Lights, camera, action! The mere thought of being in front of a camera can be nerve-wracking for many of us. Camera anxiety and the fear of looking awkward can hinder our ability to effectively convey our message or connect with an audience.
But fear not! In this article, we will unlock the secrets to help you look natural and confident on camera, leaving your worries behind.
1. Be Yourself, Energetically
When the camera starts rolling, it’s crucial to embrace your true self. Don’t put on an act or try to be someone you’re not. Audiences connect with genuine personalities. Embrace your quirks, unique expressions, and natural speaking style. Remember, authenticity is key to building trust and connecting with your viewers. Let your passion for the topic shine through your eyes and voice. Speak with conviction and genuine enthusiasm, just like you would in a casual conversation with a friend.
Video has a tendency to feel less alive because the person you’re watching is not in the same room as you. So, we should try to be our most energetic selves as we speak to the camera with genuine enthusiasm. This also means that you should be well-rested before your interview. Try to get a good night’s sleep before and have breakfast so you’re at your best. Sometimes being energetic on camera feels like too much, but when you see it afterward, it looks just right. It also helps to keep your audience engaged if it is clear that you’re excited about what you’re talking about!
2. Practice, Practice, Practice
The more you practice, the more comfortable you’ll become in front of the camera. Write out some of the main points you want to convey. Writing it out helps you to more effectively organize it in your brain. Another thing you can do is to set your phone on a stand and record yourself rehearsing what you’re going to say and then review the footage to identify areas for improvement. Practice speaking clearly, maintaining eye contact with the lens, and controlling nervous habits such as fidgeting or excessive hand gestures. Also, having a friend look at it and give you honest feedback can help you see things you miss.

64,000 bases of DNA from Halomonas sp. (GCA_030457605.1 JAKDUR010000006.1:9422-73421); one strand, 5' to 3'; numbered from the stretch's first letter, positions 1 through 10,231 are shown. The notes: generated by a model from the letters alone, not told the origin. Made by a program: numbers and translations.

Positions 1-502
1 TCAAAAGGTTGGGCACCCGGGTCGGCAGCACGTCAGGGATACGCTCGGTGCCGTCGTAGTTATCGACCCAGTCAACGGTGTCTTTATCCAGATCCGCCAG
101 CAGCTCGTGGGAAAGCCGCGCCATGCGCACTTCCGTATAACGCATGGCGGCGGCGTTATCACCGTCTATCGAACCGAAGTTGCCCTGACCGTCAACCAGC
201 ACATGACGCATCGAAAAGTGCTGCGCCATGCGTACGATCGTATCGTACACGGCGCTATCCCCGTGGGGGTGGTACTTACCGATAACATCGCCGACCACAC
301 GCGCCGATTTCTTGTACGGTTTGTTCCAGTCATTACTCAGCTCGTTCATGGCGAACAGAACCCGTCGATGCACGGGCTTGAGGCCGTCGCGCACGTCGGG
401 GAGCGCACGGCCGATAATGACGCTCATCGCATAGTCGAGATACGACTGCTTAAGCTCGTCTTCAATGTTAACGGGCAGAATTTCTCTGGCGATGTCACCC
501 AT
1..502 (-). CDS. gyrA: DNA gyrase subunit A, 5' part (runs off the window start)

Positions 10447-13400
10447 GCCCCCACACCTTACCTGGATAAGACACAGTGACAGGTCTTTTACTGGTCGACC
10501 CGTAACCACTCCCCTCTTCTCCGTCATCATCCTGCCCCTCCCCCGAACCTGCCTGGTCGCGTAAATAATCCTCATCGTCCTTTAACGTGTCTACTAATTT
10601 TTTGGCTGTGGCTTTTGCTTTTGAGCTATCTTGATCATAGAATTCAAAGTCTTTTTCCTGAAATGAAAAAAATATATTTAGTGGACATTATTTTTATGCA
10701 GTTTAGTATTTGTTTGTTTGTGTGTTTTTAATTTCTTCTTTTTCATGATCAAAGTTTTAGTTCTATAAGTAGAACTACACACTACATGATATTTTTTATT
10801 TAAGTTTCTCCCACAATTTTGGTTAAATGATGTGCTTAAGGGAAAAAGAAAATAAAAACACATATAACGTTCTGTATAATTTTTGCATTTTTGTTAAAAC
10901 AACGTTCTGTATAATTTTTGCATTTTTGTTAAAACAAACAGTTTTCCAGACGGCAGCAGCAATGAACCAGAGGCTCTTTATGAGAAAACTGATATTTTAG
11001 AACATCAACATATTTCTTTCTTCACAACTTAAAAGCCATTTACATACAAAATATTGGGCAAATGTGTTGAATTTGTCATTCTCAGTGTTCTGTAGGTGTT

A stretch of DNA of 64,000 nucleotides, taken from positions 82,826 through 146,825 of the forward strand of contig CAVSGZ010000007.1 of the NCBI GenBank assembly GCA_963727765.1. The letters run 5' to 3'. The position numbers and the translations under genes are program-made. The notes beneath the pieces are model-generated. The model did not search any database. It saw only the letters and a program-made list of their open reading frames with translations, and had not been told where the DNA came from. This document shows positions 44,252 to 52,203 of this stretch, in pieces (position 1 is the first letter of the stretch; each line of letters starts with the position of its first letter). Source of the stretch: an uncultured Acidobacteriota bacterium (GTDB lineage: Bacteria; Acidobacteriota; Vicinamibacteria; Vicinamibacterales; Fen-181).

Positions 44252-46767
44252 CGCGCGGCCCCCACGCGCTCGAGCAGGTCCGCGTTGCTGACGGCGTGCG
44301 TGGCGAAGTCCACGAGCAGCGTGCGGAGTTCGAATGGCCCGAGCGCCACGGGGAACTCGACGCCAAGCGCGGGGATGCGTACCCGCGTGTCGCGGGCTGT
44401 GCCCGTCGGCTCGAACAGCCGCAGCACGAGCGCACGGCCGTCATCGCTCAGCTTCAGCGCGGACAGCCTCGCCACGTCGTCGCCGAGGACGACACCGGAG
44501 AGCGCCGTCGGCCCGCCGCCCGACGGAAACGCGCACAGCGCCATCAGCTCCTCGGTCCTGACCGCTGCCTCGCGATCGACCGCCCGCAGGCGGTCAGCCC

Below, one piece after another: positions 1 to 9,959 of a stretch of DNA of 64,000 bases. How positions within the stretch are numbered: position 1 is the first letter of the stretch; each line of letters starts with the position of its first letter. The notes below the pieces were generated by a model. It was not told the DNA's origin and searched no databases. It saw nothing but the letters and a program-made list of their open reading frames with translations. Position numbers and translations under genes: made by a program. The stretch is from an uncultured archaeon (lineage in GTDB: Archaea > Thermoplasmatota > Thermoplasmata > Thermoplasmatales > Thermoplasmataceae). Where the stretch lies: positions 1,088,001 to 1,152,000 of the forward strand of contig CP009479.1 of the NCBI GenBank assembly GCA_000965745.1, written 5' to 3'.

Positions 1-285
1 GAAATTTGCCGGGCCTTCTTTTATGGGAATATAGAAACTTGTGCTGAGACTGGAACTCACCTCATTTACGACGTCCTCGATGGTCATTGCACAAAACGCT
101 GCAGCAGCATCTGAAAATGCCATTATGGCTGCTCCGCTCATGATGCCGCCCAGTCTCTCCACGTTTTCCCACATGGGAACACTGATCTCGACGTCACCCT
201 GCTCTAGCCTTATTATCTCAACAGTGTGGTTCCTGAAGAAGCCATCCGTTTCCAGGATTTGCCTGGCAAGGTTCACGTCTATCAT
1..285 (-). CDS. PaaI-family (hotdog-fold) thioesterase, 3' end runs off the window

Set aside dedicated practice sessions where you experiment with different camera angles, lighting, and delivery styles. Remember, practice makes progress!
3. Master Your Body Language
Body language speaks volumes on camera. Stand or sit tall, maintaining good posture. Try not to slouch. Relax your shoulders and avoid crossing your arms, which can create a closed-off impression. Be mindful of your facial expressions and gestures, ensuring they align with the tone and message you want to convey. Sometimes it’s helpful before your interview to get up and walk around a bit or just shake off any nervous energy you might have between filming takes.
If you’re discussing an exciting topic, let your smile and animated gestures reflect your enthusiasm. If addressing a serious subject, maintain a calm and composed demeanour to convey credibility.
4. Connect with Your Audience
Staring into the lens of a camera can feel daunting. Especially if there are big lights and camera equipment around, it can make us feel self-conscious. This is why it is important to get as comfortable as you can with the setting and the people you’ll be filming with. Take some time before the interview to chit chat as it will help to put you at ease.
Once you begin filming, imagine you’re having a conversation with a friend. Connect with your audience through the camera lens, as if you’re speaking directly to them. Maintain eye contact with the lens (or with your interviewer, depending on the style of the video) and project warmth and approachability.
5. Relaxation Techniques
Managing anxiety and nervousness is crucial for looking natural on camera. Incorporate deep breathing exercises and relaxation techniques before and during your recording sessions. This will help calm your nerves and ensure a more relaxed and natural on-camera presence.